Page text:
The EU is the company's main customer with 60% of sales, followed by Japan with 30% then the USA and others at 10%. Around 50% of APT's production is exported. One-third of these go to the European Union, South Korea is the second market followed by Japan, China, Russia and other Asian countries.
Exportable Products of Fishery Sector:
The private Organization and the Public Sector Corporation offer the following products for export:
1) Frozen Shrimp & Prawn
2) Frozen Fish
3) Fresh & chilled Fish
4) Frozen Fillets & Steaks of Fish, sharks Shells Skates & Rays
5) Shark Fins & Fish Maws
6) Salted & dehydrated Fish
7) Dry Fish
8) Live Crabs & Tortoises
9) Fish meals & Crushed
10) Value Added Shrimp & Fish Products.
Production Reflection
A. Frozen Shrimp & Prawn:
i) Name of the Products :
  • Fresh water headless
  • Shall on tail on
  • Sea Water headless shell
  • Peeled and Deveined
  • Broken Products of Prawns and Shrimps in Block Frozen
  • Cooked & Semi Cooked.
B. Frozen Sea Water and Fresh Water Fish:
i)Sea Water FishPrompfrets, Jewfish, Indian Salmon, Shad, Catfish, Ribbonfish, Mullet, Tena, Mackerel, Cock-up, Red Snapper etc. Are processed in whole, headless, belly clean (IQF) state or sliced/fillets/steak in Block Frozen state.
ii)Sea Water FishCarps, Common Carps, Snake-Heads, Barbs Shad, Eel, Mullets etc. The large fishes are processed whole headless, belly clean (IQF) state of sliced/filets/steaks and small fishes and processed in whole block frozen state.
Some Basic Information on Frozen Foods Industry:
1.No. of Fish Processing Plants149
2.Plants Licensed by the GOB88
3.Fish Processing Plants Approved by the EU74
4.Quantity of Frozen Foods Exported in 2010-2011179.94 million pounds (approx)
5.Shrimp Exported in 20107- 2011144.80 millions ( Lbs)
6.Fish Exported in 2010-2011144.80 millions ( Lbs)
7.Processing Capacity in the Total Plants3,00,000 m. tons
8.Export Earnings from Shrimp 2010-2011Tk.3400.69 Crore (477.83 million US$)
9.Export Earnings from Fish 2010-2011Tk. 950.33 Crore (133.53 million US$)
10.No. of Shrimp Hatchery 130
11.Production of Shrimp Fry1200-1500 Crore
12.Shrimp Cultured Land1,70,000 Hectare
13.Unutilized Land for Shrimp Culture1,00,000 Hectare for Brackish Water Shrimp.
Shrimp Culture
  • Shrimp culture in the greater part of the farming area is done in traditional and annual yield is 160-230 kg/ha.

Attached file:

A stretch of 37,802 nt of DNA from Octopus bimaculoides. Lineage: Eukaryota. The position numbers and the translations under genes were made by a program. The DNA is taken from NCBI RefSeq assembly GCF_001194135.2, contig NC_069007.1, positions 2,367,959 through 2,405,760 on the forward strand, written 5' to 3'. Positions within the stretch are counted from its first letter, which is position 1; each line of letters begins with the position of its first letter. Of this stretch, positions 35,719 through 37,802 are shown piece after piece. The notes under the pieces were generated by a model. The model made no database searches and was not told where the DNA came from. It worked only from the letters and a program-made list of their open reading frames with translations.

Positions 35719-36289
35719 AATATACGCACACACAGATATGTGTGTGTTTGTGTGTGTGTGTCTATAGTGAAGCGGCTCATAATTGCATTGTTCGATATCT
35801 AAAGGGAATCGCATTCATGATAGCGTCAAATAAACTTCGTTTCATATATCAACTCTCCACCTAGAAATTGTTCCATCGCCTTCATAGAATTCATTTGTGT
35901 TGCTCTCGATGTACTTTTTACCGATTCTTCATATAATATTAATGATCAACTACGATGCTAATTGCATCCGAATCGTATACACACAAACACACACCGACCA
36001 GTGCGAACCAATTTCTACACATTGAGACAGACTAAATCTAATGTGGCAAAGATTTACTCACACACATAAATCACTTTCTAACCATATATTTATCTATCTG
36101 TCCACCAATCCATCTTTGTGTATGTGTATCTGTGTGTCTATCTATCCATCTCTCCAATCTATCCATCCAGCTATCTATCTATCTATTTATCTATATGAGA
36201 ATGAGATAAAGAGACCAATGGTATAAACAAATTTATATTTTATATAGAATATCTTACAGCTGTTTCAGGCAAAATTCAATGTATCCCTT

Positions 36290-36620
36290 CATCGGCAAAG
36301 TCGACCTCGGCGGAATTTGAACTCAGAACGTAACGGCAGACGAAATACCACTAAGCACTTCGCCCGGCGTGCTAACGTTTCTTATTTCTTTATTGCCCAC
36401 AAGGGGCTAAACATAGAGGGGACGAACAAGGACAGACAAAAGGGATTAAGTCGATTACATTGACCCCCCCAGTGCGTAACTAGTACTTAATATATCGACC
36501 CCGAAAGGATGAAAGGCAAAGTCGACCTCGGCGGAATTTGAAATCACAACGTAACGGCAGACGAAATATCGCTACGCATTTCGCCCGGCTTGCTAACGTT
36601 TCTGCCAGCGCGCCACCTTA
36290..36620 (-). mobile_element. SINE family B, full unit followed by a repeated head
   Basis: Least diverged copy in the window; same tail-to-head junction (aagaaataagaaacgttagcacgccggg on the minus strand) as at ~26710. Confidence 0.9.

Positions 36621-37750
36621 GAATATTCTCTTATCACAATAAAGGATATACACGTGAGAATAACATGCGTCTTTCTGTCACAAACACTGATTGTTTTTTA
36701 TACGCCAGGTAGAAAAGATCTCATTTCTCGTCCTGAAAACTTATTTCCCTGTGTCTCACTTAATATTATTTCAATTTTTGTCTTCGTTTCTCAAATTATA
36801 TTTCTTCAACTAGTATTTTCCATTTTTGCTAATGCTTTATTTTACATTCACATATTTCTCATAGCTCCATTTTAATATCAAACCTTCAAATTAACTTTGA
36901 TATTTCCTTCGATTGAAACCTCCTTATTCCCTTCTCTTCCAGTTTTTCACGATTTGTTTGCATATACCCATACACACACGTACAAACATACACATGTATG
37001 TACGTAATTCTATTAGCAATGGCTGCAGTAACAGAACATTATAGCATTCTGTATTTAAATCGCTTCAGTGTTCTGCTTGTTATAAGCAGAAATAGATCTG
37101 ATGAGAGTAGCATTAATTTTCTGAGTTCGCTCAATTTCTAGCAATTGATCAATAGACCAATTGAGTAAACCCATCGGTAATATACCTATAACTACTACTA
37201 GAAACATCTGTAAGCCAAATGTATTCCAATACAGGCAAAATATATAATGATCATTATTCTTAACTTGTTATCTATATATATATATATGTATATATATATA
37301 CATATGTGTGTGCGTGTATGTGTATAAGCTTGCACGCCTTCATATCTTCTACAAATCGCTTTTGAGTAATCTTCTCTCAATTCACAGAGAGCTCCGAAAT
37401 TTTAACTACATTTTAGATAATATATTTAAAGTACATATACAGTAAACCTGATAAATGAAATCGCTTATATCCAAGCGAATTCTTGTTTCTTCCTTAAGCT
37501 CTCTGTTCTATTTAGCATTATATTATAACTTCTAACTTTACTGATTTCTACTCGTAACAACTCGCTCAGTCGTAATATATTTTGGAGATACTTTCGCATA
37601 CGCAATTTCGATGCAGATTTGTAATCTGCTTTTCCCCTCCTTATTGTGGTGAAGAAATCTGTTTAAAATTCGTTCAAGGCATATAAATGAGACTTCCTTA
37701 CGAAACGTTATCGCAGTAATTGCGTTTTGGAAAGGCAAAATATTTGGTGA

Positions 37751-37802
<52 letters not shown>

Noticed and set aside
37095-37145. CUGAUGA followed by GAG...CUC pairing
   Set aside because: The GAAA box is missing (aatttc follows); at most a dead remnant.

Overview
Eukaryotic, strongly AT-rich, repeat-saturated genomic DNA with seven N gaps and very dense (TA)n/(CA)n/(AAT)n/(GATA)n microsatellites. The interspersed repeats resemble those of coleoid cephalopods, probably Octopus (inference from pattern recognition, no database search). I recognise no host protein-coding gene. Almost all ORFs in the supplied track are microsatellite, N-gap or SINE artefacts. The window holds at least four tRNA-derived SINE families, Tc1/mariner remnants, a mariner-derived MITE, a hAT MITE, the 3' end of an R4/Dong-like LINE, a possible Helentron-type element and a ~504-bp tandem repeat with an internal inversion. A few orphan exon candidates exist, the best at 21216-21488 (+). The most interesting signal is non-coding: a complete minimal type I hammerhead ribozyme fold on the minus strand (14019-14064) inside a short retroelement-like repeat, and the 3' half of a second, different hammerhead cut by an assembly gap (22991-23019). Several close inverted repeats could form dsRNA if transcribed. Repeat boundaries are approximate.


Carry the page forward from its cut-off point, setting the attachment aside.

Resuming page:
• Total Shrimp farming area 2, 18, 00 ha (2005-06) Marine shrimp 1, 70,000 ha and freshwater shrimp 48,000 ha.
  • Districts involved: 20. Upazilas: 52
  • On the basis of stocking rate, feed supply and some other management, shrimp culture practice in Bangladesh can be divided into three categories (1) traditional extensive;(ii) traditional improved and (iii) semi-intensive system.
  • The semi-intensive method requires good management practices which include heavy feeding, removed of farm waste, water exchange, installation of aeration system and high stocking density (5-10PLs/m2). The annual yield is 500-5,000 kg/ha (head on) with an average of 2,000 kg/ha.
  • Hatchery
  • The bagda hatchery sector has expanded rapidly over the last few years.
  • The country's 60 hatcheries produce about 5.0 billion shrimp larvae, which are enough to meet the target of production by 2008.
  • Fresh water prawn: 80 mostly small. This has resulted in a growing focus on sustainability in the production sector with increased emphasis on hatchery production of shrimp post larvae for seeding the ponds, rather than harvesting from natural stocks.
  • Feed Quality
  • The success of aquaculture is largely depends on supplementary feeds.
  • There is a shortage of supplemental shrimp feed in Bangladesh.
  • At present, there are about 55 feed mills are in operation and 20 more in pipeline. Most of them are producing both poultry and fish feeds where only 10 feed mills exclusively producing fish and shrimp feeds.
  • The major ingredients used for shrimp and prawn feeds are fish meal, dry fish, dry trash fish, soybean meal deoiled full fat, wheat flower, yeast meal, squid oil, squid liver meal, oyster shell meal, soybean lecithin and different types of binders which are prohibitively expensive.
  • Shrimp feeds, usually with a poor shelf-life are supplied at the farm level, leading to adverse effects on shrimp farming.
  • Shrimp Processing and Export
  • Shrimp are grown primarily for the international market and although Bangladesh contribution is small in terms of its share of the international market (i.e. 2-3% of world production of farmed shrimp)
  • It is the 12th largest cultured shrimp producer in the world.
  • There are 145 fish processing plants in the country of which 78 plants are GOB licensed.
  • Annual production capacity of the 78 plants is more than 2, 60,000 MT.
  • But due to scarcity of raw materials those plants run at about 15-18% of their installed capacity.
  • Out of 78 plants, 67 plants are European Commission approved and 42 Plants are USFDA Green ticketed.
  • HACCP has already been introduced in most fish processing establishments.
  • Traceability system is going to be launched fully by 2010 in each step of shrimp producing processing and export.